TIL — how to figure out the Node.js entry script with process.mainModule or require.main

I was reading the import.meta proposal for JavaScript over the weekend. This proposal aims to solve e.g. the issue of accessing module meta information like what the script current element is.

// in Frontend land 
// index.html
<script src="foo.js"></script>
// foo.js 
const currentScript = document.currentScript

This is how you could do it in the browser but how does this work in Node.js? This brings to me learning of the weekend. 🎉

Let’s do a quick refresher first: in Node.js every module and required file is wrapped in a so called module wrapper.

(function(exports, require, module, __filename, __dirname) {
// Module code actually lives in here
});

This is were the require function and convenience objects like __filename and __dirname are coming from. In Node.js the is no currentScript but rather you have one entry script which then requires probably thousands of other modules. How could you now figure out if a script is the entry script?

It turns out there are two ways to do this. There is require.main and process.mainModule. So let's have a look what is defined in these two.

// test.js 
console.log(require.main);
console.log(process.mainModule);
// ------------------------------------- 
// output of `$ node test.js`
Module {
id: '.',
exports: {},
parent: null,
filename: '/private/tmp/foo.js',
loaded: false,
children: [],
paths: [
'/private/tmp/node_modules',
'/private/node_modules',
'/node_modules'
]
}
Module {
id: '.',
exports: {},
parent: null,
filename: '/private/tmp/foo.js',
loaded: false,
children: [],
paths: [
'/private/tmp/node_modules',
'/private/node_modules',
'/node_modules'
]
}

Okay… so you can get the filepath of the entry module by accessing require.main.filename or process.mainModule.filename and these two objects also include way more information useful information.

To figure out if a module is the entry script you can then check against the module object.

const isEntryScript = require.main === module;
const isAlsoEntryScript = process.mainModule === module;

But are require.main and process.mainModule actually the same thing?

// test.js 
console.log(require.main === process.mainModule);
// ------------------------------------- 
// output of `$ node test.js`
true

Huh, that’s interesting — they are… So what’s the difference then? The docs are relatively fuzzy on that.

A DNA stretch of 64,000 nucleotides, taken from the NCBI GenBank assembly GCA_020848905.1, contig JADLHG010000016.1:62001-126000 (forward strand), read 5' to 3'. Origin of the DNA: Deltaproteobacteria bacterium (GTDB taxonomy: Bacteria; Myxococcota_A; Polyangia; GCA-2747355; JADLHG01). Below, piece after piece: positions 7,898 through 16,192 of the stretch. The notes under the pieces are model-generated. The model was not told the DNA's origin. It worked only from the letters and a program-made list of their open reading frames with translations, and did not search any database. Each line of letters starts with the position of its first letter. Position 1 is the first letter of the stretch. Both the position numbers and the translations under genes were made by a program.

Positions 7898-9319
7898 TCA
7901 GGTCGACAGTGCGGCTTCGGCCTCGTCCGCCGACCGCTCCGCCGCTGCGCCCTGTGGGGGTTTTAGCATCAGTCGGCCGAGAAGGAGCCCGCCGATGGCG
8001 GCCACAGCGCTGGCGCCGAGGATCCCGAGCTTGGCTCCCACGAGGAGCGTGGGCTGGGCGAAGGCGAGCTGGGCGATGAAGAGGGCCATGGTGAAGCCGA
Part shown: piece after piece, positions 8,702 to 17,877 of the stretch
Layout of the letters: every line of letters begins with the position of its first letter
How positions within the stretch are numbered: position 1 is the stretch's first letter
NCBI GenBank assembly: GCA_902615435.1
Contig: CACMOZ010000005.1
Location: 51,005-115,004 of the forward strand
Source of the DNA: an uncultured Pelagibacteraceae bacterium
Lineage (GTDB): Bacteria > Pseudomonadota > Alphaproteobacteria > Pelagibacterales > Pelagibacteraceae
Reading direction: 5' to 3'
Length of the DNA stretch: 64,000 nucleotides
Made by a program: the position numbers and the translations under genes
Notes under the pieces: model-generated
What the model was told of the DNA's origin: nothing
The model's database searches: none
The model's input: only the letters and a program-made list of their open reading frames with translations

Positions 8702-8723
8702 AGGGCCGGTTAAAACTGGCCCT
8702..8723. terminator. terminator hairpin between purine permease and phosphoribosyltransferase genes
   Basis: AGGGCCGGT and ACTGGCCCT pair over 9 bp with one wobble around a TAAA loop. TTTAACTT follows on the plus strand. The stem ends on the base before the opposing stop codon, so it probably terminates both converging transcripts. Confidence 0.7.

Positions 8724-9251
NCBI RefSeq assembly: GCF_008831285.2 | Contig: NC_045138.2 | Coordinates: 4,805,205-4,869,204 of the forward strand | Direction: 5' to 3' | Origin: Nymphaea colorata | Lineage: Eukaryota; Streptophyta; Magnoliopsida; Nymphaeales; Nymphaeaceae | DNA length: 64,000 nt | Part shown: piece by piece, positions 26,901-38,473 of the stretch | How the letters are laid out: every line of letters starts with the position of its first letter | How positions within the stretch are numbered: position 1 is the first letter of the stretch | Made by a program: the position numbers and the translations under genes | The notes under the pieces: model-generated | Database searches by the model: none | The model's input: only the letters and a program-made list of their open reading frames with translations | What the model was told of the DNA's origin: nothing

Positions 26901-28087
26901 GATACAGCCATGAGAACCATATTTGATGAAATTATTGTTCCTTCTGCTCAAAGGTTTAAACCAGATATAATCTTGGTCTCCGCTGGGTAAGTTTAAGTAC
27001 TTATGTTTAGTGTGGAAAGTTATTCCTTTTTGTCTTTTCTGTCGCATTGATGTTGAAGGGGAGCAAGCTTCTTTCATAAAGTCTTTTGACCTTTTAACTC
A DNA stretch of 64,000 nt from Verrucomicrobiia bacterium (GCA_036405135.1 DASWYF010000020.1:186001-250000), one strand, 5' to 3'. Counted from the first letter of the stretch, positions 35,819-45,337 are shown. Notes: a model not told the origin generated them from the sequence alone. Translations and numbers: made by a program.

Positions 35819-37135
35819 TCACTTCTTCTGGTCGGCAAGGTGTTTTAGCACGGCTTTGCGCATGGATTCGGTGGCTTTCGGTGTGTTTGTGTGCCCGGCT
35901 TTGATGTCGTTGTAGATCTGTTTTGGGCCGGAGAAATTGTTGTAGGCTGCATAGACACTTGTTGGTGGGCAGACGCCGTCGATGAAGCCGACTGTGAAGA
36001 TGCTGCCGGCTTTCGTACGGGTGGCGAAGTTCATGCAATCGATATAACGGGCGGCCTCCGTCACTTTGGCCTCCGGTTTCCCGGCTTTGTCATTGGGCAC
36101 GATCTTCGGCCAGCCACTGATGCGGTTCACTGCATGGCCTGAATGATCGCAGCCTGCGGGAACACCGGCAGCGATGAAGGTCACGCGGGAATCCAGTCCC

The difference is that if the main module changes at runtime, require.main may still refer to the original main module in modules that were required before the change occurred. Generally, it’s safe to assume that the two refer to the same module.

So what does that mean? I decided to dig the Node.js core code a little bit.

process.mainModule is defined in node/lib/modules.js:

Module._load = function(request, parent, isMain) { 
// ...
if (isMain) {
process.mainModule = module;
module.id = '.';
}
Module._cache[filename] = module;
tryModuleLoad(module, filename);
return module.exports;
};

require.main is defined in node/lib/internals/modules.js:

function makeRequireFunction(mod) { 
// ...
require.main = process.mainModule;
// ...
return require;
}

I didn’t dig the internals any further but the require function that we all use every day holds a reference to process.mainModule. This is way they are really the same thing. What happens now if we change process.mainModule?

// test.js 
const bar = require('./foo');
console.log(process.mainModule);
console.log(require.main);
// foo.js 
// changing both
process.mainModule = 'schnitzel';
require.main = 'pommes';
// ------------------------------------- 
// output of `$ node test.js`
schnitzel
Module {
id: '.',
exports: {},
parent: null,
filename: '/private/tmp/foo.js',
loaded: false,
children:
[
Module {
id: '/private/tmp/bar.js',
exports: {},
parent: [Circular],
filename: '/private/tmp/bar.js',
loaded: true,
children: [],
paths: [Array]
}
],
paths: [
'/private/tmp/node_modules',
'/private/node_modules',
'/node_modules'
]
}

Aha! It turns out that if we set process.mainModule to something else during runtime (I have no idea why I would do this, but yeah ¯_(ツ)_/¯) require.main still holds the reference to the initial main module then.


Originally published at www.stefanjudis.com.

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